J. Igoe has turned my letter, which was intended to he a word in support of Salford Curate, into an attack on Graham Greene, references to whom were purely accidental. I am not qualified, unlike Mr. Igoe. to say whether he is one of the greatest of modern novelists or not, but while I enjoy his novels, and incidentally those of A. J. Cronin as well, I am qualified to say what impression certain passages make. an impression, judging from conversation with others, which is not made only on me. No doubt the references given by Mr. Igoe relate correctly to the passages I mentioned; I cannot say, as I Rift still without the hook. But impressions are subjective, and I am glad for Mr. lgoe's sake if his are different from mine.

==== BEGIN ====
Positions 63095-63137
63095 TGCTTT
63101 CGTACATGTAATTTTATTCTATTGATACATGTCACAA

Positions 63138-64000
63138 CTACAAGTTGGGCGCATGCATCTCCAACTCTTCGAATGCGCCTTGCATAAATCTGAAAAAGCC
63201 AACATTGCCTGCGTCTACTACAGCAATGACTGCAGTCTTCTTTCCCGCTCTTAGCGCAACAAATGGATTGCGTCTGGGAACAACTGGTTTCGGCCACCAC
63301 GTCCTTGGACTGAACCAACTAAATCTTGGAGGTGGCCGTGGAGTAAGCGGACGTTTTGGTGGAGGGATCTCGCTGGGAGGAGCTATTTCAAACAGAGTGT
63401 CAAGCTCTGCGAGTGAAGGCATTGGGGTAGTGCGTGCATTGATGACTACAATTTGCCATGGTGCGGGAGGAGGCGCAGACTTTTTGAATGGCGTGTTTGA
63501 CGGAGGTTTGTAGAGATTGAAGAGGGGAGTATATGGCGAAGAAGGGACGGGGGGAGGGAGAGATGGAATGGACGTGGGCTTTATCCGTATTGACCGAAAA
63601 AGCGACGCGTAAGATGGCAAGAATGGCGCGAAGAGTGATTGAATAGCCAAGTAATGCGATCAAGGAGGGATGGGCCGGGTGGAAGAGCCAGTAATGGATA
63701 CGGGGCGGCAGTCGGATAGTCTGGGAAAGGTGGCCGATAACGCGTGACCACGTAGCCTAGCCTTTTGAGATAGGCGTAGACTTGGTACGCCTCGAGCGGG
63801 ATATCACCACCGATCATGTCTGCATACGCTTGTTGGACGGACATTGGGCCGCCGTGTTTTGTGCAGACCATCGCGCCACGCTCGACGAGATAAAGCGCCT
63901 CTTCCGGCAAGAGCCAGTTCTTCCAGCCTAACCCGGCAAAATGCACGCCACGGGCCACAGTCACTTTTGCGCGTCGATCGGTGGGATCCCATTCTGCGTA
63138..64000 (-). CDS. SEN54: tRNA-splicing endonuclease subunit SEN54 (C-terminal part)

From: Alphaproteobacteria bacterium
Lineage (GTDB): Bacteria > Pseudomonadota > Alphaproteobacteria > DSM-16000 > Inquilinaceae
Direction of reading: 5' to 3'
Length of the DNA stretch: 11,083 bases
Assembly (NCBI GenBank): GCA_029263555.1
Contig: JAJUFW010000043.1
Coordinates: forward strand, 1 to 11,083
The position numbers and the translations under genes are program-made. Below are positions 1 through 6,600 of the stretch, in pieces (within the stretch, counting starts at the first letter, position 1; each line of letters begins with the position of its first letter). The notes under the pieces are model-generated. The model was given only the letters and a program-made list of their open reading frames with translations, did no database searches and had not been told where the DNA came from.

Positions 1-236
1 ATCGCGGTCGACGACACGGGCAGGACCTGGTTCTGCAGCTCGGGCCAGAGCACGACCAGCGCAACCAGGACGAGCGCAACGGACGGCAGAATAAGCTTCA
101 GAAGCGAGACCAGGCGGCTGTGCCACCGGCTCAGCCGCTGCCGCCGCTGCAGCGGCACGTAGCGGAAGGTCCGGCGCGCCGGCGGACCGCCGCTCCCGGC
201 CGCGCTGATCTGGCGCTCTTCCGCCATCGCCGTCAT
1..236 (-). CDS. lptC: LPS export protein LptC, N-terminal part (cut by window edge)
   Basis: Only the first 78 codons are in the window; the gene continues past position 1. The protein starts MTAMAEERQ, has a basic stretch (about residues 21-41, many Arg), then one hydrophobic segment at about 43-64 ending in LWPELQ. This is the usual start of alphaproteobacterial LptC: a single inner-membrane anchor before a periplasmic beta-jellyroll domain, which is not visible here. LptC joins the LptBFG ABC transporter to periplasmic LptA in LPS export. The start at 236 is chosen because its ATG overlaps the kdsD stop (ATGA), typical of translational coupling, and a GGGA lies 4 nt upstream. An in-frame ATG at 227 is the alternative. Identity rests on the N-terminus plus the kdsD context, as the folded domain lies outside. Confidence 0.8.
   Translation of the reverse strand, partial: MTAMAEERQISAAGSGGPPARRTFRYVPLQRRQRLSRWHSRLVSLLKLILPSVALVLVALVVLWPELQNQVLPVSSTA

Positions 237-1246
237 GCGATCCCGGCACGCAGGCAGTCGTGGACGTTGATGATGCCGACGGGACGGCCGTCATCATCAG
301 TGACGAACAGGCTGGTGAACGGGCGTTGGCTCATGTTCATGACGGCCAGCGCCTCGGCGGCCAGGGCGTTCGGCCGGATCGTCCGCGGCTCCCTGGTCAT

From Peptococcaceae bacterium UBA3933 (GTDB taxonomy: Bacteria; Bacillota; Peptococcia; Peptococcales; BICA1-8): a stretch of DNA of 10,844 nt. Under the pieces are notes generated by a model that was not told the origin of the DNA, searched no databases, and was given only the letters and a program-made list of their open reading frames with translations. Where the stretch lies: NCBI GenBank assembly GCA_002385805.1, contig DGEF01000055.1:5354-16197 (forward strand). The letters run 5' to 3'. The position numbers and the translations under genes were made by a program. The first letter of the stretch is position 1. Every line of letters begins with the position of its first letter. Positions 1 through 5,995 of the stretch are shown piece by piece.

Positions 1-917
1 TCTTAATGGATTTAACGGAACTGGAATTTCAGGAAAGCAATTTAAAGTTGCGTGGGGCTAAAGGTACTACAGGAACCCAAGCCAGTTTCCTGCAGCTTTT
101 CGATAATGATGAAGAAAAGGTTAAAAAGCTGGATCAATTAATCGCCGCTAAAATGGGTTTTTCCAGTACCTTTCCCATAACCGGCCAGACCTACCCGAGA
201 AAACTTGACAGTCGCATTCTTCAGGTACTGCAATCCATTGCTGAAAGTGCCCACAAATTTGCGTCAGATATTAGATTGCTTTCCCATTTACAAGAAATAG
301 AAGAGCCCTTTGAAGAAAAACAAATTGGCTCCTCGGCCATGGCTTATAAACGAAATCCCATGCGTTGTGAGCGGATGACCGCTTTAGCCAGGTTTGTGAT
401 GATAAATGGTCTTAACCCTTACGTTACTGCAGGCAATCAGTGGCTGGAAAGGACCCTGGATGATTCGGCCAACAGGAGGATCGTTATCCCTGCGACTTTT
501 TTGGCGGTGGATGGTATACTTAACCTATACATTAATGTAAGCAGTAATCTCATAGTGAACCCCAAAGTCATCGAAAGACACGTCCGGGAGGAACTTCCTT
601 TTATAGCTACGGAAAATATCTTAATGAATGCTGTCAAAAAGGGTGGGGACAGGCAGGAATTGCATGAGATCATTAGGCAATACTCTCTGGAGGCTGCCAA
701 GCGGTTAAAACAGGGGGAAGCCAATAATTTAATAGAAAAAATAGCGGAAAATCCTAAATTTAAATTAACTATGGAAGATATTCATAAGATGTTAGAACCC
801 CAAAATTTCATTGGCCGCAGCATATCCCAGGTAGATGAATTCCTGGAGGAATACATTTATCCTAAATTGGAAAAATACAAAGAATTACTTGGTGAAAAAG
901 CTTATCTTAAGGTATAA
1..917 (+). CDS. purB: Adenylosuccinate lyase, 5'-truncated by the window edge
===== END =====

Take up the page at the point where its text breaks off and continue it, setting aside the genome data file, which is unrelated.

As to the argumenturn ad hominent which Mr. Igoe introduces, and somewhat discredited as a weapon of controversy in these enlightened days. it is a well known fact, with which no one would quarrel, that many people. lay and clerical, of four or forty years' experience, in many varied walks of life, agree with his opinion of Graham Greene's books. I do not disagree with him myself on all points. I do not know what age Mr. Igoe thinks I am, but if he wishes it I will willingly allow him a glance at ray birth certificate to satisfy him that I have reached the age of discretion.
(Rev.) W. J. Snaps.
St. Patrick's, 21a, Soho Square, W.1.